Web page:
The British government is being hoisted on its own petard by the European Commission in the continuing row over "booze cruise" purchases of cheap alcohol and tobacco. The Chancellor, Gordon Brown, never misses an opportunity to preach the virtues of tax competition between nations to his European peers, yet whenever it adversely affects his own coffers, he seems determined to stamp it out.
The European Commission is planning to refer Britain to the Court of Justice over what it judges to be excessive penalties - such as seizure of goods and cars - applied to people caught bringing large amounts of drink and tobacco into the country from the Continent, where rates of excise duty are generally much lower. The European Union reckons this is illegal, even though anyone driving a truck load of tobacco into the country couldn't conceivably be intending to smoke the whole lot himself. The intention is to make a handsome profit selling it to others.
The Treasury counters that the case is only being brought because of personal animosity by the Internal Markets Commissioner, Frits Bolkestein, who resents British opposition to his plans for tax harmonisation across Europe. As far as it goes, this is perfectly true. There's much personal animosity there, but only because the Treasury has repeatedly briefed against Mr Bolkestein in the British press in a manner which misrepresents what he is trying to achieve.
In fact Mr Bolkestein isn't in favour of tax harmonisation at all. Indeed I would place him firmly in that small group of European reformers who believes not only in tax competition, but also serious structural upheaval across Europe to make it economically competitive more generally. His views are actually much closer to those of Mr Brown than the Treasury imagines, yet somehow or other they have managed to get off on the wrong foot.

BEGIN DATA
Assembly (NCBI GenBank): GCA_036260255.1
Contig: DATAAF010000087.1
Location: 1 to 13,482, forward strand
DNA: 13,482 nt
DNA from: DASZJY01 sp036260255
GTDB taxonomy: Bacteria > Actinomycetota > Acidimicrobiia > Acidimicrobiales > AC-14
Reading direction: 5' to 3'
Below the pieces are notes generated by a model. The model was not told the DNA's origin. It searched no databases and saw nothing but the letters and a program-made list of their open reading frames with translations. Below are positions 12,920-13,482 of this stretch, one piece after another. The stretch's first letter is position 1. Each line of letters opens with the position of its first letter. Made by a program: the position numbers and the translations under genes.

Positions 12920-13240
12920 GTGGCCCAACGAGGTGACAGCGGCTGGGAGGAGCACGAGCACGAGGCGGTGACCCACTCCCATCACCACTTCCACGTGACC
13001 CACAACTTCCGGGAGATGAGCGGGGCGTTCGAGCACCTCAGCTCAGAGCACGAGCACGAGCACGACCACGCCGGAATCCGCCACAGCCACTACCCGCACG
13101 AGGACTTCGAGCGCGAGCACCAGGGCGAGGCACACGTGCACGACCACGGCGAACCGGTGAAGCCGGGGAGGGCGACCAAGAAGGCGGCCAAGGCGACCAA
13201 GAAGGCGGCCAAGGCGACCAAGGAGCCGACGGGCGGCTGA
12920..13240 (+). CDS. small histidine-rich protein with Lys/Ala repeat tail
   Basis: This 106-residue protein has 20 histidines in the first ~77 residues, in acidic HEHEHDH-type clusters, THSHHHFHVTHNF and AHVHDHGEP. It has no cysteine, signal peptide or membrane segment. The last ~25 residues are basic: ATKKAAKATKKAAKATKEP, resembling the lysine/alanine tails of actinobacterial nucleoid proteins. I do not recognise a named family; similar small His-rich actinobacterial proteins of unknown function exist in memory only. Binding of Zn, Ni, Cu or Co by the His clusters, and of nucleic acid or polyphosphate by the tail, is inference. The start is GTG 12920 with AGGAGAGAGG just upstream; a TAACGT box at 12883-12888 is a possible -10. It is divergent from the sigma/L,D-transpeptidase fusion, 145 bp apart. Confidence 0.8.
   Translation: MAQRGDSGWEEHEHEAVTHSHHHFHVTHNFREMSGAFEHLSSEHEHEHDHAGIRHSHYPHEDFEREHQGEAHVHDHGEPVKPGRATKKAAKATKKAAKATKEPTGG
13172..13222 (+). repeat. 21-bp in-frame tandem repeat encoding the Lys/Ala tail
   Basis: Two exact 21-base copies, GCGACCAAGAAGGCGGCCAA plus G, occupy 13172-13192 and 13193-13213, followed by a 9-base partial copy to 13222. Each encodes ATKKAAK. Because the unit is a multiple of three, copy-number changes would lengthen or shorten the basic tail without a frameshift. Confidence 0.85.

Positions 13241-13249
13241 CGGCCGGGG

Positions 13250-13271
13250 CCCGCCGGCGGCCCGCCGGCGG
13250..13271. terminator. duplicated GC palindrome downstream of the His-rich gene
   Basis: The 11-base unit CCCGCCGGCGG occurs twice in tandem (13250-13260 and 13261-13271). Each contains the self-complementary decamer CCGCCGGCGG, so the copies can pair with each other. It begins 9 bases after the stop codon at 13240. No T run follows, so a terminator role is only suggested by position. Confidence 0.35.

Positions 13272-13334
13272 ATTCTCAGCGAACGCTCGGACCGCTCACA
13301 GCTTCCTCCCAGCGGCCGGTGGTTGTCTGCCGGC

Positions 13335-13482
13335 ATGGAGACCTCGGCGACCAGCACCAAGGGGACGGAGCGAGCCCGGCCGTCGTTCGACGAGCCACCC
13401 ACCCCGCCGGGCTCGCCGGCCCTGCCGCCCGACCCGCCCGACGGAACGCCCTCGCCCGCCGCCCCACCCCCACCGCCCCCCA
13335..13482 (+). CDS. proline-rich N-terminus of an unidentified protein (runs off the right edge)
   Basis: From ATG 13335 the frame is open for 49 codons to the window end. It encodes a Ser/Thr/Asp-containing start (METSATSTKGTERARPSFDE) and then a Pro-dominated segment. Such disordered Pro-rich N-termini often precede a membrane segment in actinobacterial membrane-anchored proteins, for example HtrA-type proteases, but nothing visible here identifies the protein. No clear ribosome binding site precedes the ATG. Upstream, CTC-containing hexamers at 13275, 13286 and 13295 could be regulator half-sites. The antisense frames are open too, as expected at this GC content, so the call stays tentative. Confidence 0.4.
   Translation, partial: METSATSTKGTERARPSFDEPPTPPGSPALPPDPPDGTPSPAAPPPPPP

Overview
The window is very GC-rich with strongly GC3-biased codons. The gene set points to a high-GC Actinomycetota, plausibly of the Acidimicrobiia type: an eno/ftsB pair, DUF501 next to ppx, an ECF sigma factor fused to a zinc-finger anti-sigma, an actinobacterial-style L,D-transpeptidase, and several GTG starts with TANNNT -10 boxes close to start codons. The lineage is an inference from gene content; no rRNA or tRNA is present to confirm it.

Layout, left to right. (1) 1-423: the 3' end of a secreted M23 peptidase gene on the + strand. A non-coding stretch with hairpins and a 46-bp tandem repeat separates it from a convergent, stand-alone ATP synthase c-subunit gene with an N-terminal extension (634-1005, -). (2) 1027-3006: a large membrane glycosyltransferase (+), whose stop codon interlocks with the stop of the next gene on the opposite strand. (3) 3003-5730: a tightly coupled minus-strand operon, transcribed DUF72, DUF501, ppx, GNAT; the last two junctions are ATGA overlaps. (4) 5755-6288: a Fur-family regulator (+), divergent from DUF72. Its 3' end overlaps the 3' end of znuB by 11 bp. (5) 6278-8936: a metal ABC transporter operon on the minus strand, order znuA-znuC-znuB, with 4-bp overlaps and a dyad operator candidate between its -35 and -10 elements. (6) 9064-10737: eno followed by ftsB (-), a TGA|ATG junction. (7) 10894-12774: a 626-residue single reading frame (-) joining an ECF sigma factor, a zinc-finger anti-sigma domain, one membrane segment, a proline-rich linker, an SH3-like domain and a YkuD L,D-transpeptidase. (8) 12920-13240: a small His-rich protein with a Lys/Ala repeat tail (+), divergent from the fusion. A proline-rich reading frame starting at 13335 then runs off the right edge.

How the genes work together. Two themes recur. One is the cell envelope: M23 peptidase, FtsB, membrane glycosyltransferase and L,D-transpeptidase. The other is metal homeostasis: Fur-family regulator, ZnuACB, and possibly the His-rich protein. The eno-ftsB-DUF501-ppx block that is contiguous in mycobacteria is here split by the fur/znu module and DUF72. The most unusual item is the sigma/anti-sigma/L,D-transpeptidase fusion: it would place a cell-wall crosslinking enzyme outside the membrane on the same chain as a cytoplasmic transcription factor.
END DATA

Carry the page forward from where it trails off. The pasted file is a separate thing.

Mr Bolkestein isn't a tax harmoniser, but what he does want is a level playing field. As a result, he's presided over a number of European initiatives that can sometimes look like tax harmonisation, such as the mind-numbingly complex attempt to find a common way of recognising a profit, this for the purpose of preventing corporations from artificially shifting profits into territories with the most benign tax regimes.
If the tax competition arguments so often peddled by Mr Brown are to be taken at face value, then he should heartily approve of the small time traders toing and frowing across the Channel in search of low-tax booze. This is only tax arbitrage, afterall, and that's one of the main benefits of tax competition.
One look at new figures for the public finances published yesterday tell you why the Chancellor is not going to let allegations of hypocrisy get in the way of protecting the tax base. Data for September show the public finances veering further off course. The net cash requirement last month - that's the amount the Government has to borrow to fund the shortfall between spending and tax receipts - was the worst for any September since records began.
With only half the financial year gone, the Chancellor has already borrowed two-thirds of what he's budgeted for the year as a whole. There's still time to catch up, and perhaps encouragingly from his point of view, the shortfall in tax revenues was not as bad in September as it has been. It's in spending, particularly on defence and education, where the damage is being done. Still, no matter. The wonderful thing about the "golden rule" is that it is completely flexible. It is no wonder the Treasury was able, straight faced, to say after yesterday's figures that "we remain firmly on track to meet our strict fiscal rules". Balancing the budget across the economic cycle is easy when there's no knowing where the cycle begins and ends.
The one thing we can be certain of is that the tax burden on the economy will continue to rise, particularly if Labour wins the next election. As things stand, the reason for opposing tax harmonisation is that Britain has a lower tax burden than is generally the case in Europe. The way things are going, it may soon be because we have a higher one. Small wonder the Government is so keen to discourage the booze cruisers.Santander questions